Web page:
US Roadtrip: From Coasters to the Texas Coast

While back in the US for several weeks, we decided to take advantage of family visits in Western New York and Texas by setting out on a 1,600 mile (2,500 km) road trip between the two points. We ended up on a week-long adventure that included thrills, kitsch, and history of the region. You can do the itinerary backwards or forwards, or just pick a site or two to visit based on your tastes and available time. In general, we tried to keep drive time to about 6 hours per day to allow for stops along the way.

Day One: Cedar Point Amusement Park, Sandusky, Ohio (note: it's best to arrive the day prior to ensure that you'll be among the first visitors to enter the park). Cedar Point is the self-proclaimed roller coaster capital of the world and it does not disappoint. It seems to add a new coaster each season (May - October). Be sure to buy tickets online in advance.

Day Two: Sandusky to Louisville, Kentucky - We stayed overnight near Louisville to break up the drive. While we didn't go into the city, options include a visit to the Kentucky Derby Museum.

Day Three: Louisville to Memphis, Tennessee - We stopped at Andrew Jackson's Hermitage, the historical home of America's seventh president (1829-1837), located just outside Nashville, about midway between Louisville and Memphis. It is well worth a visit for history buffs and horticulturists, but other options include a visit to the Grand Ole Opry or Loretta Lynn's Ranch. We ended the day at a hotel in downtown Memphis with views of the mighty Mississippi River.

We were very pleasantly surprised by downtown Memphis, which offers a great selection of restaurants, shops, theaters, and of course Beale Street. You cannot visit Memphis without taking a stroll down this street known as the "Home of the Blues." The live music will draw you in and the drinks will keep you there for a while.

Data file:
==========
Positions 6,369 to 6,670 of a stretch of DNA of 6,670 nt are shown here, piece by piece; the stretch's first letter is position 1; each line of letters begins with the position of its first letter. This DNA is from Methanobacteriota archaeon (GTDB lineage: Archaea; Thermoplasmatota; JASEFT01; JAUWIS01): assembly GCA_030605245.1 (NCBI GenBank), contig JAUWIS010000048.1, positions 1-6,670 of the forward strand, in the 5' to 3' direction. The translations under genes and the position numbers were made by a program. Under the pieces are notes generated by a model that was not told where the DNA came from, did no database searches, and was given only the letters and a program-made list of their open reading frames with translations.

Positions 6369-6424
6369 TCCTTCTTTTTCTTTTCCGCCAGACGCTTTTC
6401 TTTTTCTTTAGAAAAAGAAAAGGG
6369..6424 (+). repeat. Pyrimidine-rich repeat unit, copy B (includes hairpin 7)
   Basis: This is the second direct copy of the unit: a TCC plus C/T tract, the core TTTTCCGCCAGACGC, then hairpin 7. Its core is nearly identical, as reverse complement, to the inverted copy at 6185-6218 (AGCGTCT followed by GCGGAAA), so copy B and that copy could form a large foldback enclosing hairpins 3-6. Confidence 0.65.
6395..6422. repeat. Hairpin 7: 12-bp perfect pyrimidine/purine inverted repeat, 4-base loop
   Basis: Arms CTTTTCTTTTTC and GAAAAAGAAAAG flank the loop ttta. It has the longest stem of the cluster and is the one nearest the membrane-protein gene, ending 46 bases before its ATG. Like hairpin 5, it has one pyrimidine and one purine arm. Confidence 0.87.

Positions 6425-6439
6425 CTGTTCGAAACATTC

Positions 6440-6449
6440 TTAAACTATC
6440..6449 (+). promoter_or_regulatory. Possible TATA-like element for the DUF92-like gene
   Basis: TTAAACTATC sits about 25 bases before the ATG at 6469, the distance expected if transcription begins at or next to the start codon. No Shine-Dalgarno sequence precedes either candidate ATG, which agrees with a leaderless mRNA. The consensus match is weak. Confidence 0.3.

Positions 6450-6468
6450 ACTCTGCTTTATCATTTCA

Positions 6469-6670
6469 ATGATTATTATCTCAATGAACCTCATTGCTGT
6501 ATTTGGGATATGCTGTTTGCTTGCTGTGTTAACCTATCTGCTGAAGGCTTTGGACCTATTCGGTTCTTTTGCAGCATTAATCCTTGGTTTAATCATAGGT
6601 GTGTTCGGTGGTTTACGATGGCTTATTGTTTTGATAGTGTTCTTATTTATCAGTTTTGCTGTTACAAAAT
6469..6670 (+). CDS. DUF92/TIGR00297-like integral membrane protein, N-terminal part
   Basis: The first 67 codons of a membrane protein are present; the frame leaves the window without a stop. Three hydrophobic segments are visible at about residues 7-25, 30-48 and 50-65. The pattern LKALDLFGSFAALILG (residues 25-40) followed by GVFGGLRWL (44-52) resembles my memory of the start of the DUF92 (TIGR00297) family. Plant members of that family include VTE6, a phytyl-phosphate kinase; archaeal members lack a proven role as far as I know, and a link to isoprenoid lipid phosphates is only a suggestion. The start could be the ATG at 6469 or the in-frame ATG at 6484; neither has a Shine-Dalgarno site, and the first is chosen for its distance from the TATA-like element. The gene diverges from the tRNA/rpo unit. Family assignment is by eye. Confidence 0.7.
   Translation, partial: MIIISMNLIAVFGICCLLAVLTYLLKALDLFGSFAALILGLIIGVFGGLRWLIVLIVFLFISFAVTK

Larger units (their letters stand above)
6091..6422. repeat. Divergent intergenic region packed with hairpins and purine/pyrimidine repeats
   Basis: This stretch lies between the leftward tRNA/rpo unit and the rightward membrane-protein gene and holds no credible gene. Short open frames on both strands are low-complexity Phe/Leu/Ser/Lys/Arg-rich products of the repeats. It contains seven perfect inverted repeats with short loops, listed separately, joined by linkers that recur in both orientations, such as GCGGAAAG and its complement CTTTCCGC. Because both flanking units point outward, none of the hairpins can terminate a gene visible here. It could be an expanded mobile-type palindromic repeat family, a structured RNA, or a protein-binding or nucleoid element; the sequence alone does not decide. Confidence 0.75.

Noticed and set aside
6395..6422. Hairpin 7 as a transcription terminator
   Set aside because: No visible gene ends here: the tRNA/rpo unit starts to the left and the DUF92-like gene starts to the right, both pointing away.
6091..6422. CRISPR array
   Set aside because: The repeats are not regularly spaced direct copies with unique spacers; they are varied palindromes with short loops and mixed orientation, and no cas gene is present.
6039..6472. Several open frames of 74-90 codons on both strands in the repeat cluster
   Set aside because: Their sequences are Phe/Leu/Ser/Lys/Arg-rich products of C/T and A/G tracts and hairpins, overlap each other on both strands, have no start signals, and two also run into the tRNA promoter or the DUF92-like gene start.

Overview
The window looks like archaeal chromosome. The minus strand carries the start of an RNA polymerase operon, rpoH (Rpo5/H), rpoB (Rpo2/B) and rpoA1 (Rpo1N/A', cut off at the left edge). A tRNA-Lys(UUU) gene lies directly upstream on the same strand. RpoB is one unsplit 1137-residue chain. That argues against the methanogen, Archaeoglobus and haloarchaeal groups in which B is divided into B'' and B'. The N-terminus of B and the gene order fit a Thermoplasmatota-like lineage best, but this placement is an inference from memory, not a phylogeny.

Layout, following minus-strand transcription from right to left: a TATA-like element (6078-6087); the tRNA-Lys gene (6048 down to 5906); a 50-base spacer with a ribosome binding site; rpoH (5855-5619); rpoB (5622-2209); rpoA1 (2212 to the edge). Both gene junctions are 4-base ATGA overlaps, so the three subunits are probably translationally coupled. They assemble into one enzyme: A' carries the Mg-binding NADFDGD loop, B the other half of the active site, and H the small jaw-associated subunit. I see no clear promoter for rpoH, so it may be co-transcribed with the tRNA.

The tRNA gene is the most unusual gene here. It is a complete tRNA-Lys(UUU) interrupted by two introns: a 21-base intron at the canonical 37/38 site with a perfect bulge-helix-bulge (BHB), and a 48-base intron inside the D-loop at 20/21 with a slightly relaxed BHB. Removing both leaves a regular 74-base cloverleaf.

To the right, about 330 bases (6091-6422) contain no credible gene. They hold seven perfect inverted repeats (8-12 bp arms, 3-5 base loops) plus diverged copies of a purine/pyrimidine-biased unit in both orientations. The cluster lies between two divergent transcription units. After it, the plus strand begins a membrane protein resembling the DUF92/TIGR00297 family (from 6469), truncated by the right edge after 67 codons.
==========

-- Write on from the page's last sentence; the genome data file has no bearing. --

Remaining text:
Day Four: Memphis - We packed the day with two visits: Graceland , the home of Elvis Presley, and The National Civil Rights Museum at the Lorraine Motel, the location where Martin Luther King Jr. was assassinated. Both are must-see locations in Memphis. No complaints about another night in this city.

Day Five: Memphis to Natchez, Mississippi - We drove along the Natchez Trace, a historic parkway manage by the US National Park Service between Jackson and Natchez. I wondered if there were more gaps in my education.... I had never heard of the Natchez Trace, an ancient natural corridor for migratory animals and later used as a trade route by native americans and pioneers. It's a wonderful drive just for the scenery, but be sure the stop at the historic points.

Day Six: Natchez - The history of Natchez is amazing. Untouched during the US Civil War, it is one of the best places to see Antebellum (1840-1860) architecture in the US, and the location high above the Mississippi River offers amazing views. There are numerous architectural gems to visit in Natchez. We choose two:

Longwood House - In my opinion, this site is not to be missed. It's a project frozen in time at the outbreak of the Civil War. What was planned to be the grandest residence in the country was never completed. The tour brings to life the family history (and tragedy) and the unfinished parts of the building let your imagination take the lead.

Stanton Hall - A grand Greek Revival style home in the heart of town.

With all the beauty and history, Natchez has a very gay vibe, and clearly the LGBT community has a strong presence.

Day Seven: Natchez to Houston, Texas - On the way to Houston, we took a slight detour to visit Natchitoches (pronounced Nah-ki-doe-chess), most famous as the filming location for Steel Magnolias, and a lovely southern town.

Day Eight: Houston to San Antonio - We finished our road trip with a trip up to the home of the Alamo.

Rainbow Rating (of 5) 🌈🌈🌈 - Keep in mind that you will be traveling through more conservative parts of the United States. Open displays of affection or LGBT symbols may draw unwanted attention, but generally you will be left to your own business.

You can see the route here:

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